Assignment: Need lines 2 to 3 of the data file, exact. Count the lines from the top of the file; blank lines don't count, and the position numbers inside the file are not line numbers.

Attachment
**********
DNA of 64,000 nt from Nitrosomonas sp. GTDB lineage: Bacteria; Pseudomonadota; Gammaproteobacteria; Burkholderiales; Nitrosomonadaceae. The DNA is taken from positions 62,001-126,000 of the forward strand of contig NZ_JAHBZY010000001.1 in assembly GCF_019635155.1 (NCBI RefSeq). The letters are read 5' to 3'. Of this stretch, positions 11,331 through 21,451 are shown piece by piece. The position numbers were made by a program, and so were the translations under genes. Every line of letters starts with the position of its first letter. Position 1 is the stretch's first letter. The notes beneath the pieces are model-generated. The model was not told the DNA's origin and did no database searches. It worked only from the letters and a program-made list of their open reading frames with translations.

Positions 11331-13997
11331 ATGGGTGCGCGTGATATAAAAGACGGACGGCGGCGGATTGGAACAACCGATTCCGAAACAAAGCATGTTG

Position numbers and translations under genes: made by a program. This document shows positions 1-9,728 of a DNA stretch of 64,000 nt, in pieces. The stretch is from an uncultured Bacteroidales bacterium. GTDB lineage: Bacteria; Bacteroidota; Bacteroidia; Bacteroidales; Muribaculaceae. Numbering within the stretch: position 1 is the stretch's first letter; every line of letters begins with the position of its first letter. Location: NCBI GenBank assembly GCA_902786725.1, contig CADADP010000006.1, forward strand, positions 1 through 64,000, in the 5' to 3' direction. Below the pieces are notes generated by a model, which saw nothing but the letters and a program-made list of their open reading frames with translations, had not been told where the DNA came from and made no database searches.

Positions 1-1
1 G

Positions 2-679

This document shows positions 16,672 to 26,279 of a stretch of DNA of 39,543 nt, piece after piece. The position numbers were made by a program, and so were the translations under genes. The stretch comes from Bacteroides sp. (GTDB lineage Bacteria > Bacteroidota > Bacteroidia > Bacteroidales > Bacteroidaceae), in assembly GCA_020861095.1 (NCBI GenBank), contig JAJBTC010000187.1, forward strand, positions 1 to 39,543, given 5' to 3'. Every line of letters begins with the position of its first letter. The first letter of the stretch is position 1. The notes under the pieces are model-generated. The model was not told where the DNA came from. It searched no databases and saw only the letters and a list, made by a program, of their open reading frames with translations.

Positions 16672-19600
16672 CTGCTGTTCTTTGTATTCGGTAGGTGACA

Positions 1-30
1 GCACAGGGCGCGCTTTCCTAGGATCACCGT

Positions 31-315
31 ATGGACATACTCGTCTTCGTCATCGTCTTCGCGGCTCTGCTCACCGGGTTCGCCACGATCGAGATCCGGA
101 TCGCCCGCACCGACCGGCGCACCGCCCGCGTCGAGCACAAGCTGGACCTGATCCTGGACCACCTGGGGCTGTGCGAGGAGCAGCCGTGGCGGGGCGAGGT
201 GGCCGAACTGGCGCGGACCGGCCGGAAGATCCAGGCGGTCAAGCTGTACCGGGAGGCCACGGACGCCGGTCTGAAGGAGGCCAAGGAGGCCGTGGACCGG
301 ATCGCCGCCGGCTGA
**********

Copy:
Positions 11331-13997
11331 ATGGGTGCGCGTGATATAAAAGACGGACGGCGGCGGATTGGAACAACCGATTCCGAAACAAAGCATGTTG